Translator Disclaimer
1 January 2018 Spectrophotometry of Artemisia tridentata to Quantitatively Determine Subspecies
Bryce A. Richardson, Alicia A. Boyd, Tanner Tobiasson, Matthew J. Germino
Author Affiliations +

Ecological restoration is predicated on our abilities to discern plant taxa. Taxonomic identification is a first step in ensuring that plants are appropriately adapted to the site. An example of the need to identify taxonomic differences comes from big sagebrush (Artemisia tridentata). This species is composed of three predominant subspecies occupying distinct environmental niches, but overlap and hybridization are common in ecotones. Restoration of A. tridentata largely occurs using wildland collected seed, but there is uncertainty in the identification of subspecies or mix of subspecies fromseed collections. Laboratory techniques that can determine subspecies composition would be desirable to ensure that subspeciesmatch the restoration site environment. In this study, we use spectrophotometry to quantify chemical differences in the water-soluble compound, coumarin. Ultraviolet (UV) absorbance of A. tridentata subsp. vaseyana showed distinct differences among A.t. tridentata and wyomingensis. No UV absorbance differences were detected between A.t. tridentata and wyomingensis. Analyses of samples from > 600 plants growing in two common gardens showed that UV absorbance was unaffected by environment. Moreover, plant tissues (leaves and seed chaff) explained only a small amount of the variance. UV fluorescence of water-eluted plant tissue has been used for many years to indicate A.t. vaseyana; however, interpretation has been subjective. Use of spectrophotometry to acquire UV absorbance provides empirical results that can be used in seed testing laboratories using the seed chaff present with the seed to certify A. tridentata subspecies composition. On the basis of ourmethods, UV absorbance values < 2.7 would indicate A.t. vaseyana and values > 3.1 would indicate either A.t. tridentata or wyomingensis. UV absorbance values between 2.7 and 3.1 would indicate a mixture of A.t. vaseyana and the other two subspecies.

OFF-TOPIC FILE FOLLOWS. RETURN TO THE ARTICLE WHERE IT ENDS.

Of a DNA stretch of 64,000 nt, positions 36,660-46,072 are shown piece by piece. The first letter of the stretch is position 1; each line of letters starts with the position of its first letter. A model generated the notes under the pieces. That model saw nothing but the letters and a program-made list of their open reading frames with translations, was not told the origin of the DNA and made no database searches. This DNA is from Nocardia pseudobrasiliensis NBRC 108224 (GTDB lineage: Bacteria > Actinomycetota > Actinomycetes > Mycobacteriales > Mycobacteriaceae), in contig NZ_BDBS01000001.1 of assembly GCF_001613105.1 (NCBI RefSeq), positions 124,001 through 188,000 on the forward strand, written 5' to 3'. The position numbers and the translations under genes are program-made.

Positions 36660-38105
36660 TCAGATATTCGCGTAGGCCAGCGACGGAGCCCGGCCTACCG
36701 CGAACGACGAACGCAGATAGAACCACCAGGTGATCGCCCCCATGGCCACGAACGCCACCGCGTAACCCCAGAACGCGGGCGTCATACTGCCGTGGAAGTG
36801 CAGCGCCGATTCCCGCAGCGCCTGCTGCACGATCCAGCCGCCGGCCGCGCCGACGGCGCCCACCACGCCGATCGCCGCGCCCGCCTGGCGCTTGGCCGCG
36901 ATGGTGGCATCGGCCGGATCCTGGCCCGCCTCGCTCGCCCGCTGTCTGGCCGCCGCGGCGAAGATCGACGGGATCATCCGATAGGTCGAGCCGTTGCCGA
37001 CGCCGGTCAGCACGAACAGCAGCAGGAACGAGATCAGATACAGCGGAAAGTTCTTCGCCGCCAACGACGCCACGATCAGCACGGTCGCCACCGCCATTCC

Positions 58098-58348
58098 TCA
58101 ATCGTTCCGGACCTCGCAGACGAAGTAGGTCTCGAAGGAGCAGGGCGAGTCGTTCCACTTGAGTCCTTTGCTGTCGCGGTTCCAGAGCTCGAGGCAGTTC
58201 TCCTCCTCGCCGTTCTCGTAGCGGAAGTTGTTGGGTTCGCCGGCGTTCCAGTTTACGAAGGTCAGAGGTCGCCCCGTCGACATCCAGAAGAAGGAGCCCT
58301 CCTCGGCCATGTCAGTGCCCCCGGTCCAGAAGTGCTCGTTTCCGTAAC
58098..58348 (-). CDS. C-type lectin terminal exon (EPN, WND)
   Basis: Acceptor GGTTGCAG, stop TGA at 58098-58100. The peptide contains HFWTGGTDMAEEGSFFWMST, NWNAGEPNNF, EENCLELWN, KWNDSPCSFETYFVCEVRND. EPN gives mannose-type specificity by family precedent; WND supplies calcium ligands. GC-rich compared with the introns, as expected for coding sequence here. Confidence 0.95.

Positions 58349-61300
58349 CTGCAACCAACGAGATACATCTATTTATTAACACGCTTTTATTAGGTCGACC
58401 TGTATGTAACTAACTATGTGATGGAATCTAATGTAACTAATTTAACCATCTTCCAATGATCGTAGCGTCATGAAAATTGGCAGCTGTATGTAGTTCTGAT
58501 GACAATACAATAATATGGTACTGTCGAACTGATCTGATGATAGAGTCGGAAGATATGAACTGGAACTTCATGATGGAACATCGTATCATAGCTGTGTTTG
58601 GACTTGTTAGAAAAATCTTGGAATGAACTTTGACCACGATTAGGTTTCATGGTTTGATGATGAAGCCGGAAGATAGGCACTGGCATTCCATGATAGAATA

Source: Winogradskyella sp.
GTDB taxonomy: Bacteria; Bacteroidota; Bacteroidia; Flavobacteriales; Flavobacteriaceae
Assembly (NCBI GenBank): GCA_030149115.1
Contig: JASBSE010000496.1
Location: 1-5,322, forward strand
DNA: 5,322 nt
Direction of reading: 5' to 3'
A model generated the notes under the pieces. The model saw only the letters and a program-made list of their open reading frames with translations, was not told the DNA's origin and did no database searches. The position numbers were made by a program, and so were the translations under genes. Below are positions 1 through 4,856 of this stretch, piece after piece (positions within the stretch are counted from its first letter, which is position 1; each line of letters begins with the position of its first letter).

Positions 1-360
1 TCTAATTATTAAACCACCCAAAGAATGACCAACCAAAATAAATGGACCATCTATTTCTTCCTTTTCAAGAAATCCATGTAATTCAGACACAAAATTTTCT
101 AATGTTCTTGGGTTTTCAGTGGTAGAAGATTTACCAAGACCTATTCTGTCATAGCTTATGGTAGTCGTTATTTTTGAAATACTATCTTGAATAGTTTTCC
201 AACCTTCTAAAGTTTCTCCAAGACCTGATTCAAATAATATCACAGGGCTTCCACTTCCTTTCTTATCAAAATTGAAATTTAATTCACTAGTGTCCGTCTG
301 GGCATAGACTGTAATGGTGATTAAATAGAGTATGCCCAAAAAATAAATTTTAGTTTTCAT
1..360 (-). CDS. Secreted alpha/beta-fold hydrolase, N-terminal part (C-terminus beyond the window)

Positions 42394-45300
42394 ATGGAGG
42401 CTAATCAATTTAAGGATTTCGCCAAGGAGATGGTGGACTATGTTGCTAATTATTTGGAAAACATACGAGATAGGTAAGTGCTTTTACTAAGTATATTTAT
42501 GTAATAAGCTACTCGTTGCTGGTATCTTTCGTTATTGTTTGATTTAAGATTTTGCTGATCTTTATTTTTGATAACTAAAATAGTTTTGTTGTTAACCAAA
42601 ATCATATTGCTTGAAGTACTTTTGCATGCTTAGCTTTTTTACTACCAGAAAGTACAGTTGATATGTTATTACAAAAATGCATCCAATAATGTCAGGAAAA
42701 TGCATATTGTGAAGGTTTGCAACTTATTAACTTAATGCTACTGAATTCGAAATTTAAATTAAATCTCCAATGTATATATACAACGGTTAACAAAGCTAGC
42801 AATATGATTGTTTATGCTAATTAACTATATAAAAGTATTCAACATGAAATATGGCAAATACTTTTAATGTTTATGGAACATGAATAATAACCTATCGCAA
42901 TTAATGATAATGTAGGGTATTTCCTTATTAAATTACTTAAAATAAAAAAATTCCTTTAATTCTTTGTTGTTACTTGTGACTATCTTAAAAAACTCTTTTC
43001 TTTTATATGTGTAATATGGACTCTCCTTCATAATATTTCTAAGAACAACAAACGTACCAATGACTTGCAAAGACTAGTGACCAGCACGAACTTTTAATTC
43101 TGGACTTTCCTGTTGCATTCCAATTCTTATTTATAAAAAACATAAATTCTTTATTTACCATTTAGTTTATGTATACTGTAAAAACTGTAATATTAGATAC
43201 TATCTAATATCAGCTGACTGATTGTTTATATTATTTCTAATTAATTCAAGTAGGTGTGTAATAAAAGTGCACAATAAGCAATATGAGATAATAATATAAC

Published by Elsevier Inc. on behalf of The Society for Range Management.
Bryce A. Richardson, Alicia A. Boyd, Tanner Tobiasson, and Matthew J. Germino "Spectrophotometry of Artemisia tridentata to Quantitatively Determine Subspecies ," Rangeland Ecology and Management 71(1), 87-90, (1 January 2018).
Received: 27 March 2017; Accepted: 1 July 2017; Published: 1 January 2018

mixed-effect model
seed certification
ultraviolet fluorescence
Get copyright permission
Back to Top